Orientation and experience in the perception of form: a study with the arizona whale-kangaroo

John F. Kihlstrom*, Mary A. Peterson, Kevin M. Mconkey, Jacquelyn Cranney, Marth A.L. Glisky, Patricia M. Rose

*Corresponding author for this work

Research output: Contribution to journalArticlepeer-review

1 Citation (Scopus)


When subjects are presented with the Arizona whale-kangaroo, an ambiguous figure, perception of the whale is more common than perception of the kangaroo. However, this difference is smaller in Australian than American subjects. Perception of the kangaroo is more orientation dependent than perception of the whale, which is perceived at all orientations of the stimulus. Together with the difference between subject populations, this effect reveals an influence of past experience on the perception of this new ambiguous figure. Perception of the whale versus the kangaroo differs in both reconstrual of parts and realignment of the object-centered reference frame. Observers report reference frame reconstruals before reference frame reversals, shedding light on the organization of object memory.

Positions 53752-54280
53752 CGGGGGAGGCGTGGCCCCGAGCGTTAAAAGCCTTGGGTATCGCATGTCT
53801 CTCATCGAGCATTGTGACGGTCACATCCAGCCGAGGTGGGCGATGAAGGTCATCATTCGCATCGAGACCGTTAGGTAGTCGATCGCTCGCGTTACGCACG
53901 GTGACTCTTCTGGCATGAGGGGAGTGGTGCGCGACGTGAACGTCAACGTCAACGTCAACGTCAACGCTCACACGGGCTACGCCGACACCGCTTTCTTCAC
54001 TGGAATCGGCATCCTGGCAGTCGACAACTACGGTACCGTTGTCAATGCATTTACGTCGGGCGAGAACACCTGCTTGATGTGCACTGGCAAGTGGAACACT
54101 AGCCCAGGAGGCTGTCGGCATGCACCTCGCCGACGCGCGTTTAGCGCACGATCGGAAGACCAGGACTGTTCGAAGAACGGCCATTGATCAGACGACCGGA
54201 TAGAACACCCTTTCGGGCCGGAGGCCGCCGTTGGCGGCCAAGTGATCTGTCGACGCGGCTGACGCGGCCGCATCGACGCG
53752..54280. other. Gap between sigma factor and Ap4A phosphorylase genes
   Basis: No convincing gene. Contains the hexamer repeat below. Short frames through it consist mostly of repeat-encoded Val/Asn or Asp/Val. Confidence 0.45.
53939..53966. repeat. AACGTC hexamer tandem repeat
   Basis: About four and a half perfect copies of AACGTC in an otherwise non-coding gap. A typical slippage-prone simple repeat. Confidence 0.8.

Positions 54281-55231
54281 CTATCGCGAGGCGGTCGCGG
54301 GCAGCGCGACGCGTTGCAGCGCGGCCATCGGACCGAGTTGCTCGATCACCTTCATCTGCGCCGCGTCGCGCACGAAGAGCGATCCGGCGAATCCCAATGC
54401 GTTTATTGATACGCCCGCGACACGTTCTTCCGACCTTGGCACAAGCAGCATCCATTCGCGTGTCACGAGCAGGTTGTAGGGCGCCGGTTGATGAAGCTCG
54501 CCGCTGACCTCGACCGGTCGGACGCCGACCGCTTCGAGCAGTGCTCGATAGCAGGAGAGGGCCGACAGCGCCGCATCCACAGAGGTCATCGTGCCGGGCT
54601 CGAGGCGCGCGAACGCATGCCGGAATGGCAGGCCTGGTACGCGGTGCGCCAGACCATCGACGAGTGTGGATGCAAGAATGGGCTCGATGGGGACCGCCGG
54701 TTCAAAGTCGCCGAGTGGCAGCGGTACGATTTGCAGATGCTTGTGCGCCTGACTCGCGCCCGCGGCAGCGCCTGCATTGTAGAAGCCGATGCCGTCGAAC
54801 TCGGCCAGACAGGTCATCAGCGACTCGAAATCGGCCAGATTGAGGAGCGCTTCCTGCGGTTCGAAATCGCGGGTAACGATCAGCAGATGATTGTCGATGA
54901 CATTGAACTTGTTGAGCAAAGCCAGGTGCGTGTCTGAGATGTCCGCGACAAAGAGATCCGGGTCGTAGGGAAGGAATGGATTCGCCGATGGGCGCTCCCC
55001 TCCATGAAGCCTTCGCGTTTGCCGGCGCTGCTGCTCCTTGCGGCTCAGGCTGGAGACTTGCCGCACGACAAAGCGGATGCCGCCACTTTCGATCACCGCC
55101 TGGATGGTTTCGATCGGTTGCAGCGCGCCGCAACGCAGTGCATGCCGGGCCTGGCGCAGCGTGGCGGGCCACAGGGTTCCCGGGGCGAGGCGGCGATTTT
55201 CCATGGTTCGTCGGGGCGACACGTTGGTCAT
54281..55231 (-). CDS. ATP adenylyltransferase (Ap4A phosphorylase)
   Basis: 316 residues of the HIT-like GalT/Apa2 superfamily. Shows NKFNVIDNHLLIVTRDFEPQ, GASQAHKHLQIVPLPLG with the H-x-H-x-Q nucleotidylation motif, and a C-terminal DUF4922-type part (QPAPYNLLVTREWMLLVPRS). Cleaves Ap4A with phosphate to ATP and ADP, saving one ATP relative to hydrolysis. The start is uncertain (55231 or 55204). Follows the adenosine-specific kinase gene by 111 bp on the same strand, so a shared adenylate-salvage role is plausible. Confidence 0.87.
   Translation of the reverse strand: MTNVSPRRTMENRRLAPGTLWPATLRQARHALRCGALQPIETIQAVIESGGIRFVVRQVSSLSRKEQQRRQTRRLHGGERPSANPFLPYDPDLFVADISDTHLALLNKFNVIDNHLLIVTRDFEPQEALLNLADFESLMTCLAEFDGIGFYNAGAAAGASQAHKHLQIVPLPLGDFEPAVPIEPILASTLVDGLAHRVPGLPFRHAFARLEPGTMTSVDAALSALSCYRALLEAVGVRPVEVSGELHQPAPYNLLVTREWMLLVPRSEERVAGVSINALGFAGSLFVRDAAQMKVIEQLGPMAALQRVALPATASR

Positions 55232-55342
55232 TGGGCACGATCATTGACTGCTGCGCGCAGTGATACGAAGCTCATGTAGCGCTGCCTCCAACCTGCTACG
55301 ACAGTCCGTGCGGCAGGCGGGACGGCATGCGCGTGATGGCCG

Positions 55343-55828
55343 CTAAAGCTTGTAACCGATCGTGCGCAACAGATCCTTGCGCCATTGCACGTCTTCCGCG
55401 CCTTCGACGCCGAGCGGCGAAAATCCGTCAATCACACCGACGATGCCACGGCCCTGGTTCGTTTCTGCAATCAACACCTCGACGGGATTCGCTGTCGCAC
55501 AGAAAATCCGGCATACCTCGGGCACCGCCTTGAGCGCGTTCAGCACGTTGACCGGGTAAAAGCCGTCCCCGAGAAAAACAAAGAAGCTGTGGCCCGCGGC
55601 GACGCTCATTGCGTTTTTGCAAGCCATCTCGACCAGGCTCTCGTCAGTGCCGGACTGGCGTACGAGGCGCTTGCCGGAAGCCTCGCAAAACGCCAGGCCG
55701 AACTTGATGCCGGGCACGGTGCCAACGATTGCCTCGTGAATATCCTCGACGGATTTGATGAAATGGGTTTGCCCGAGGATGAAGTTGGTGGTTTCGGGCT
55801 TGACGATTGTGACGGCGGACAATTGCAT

Original languageEnglish
Pages (from-to)129-139
Number of pages11
JournalAmerican Journal of Psychology
Issue number2
Publication statusPublished - Jun 2018
Externally publishedYes


  • perception
  • ambiguous figures
  • reversible figures
  • bistable figures
  • multistable figures
  • form perception
  • shape recognition
  • object recognition
  • orientation
  • past experience
  • category clustering
  • culture and perception


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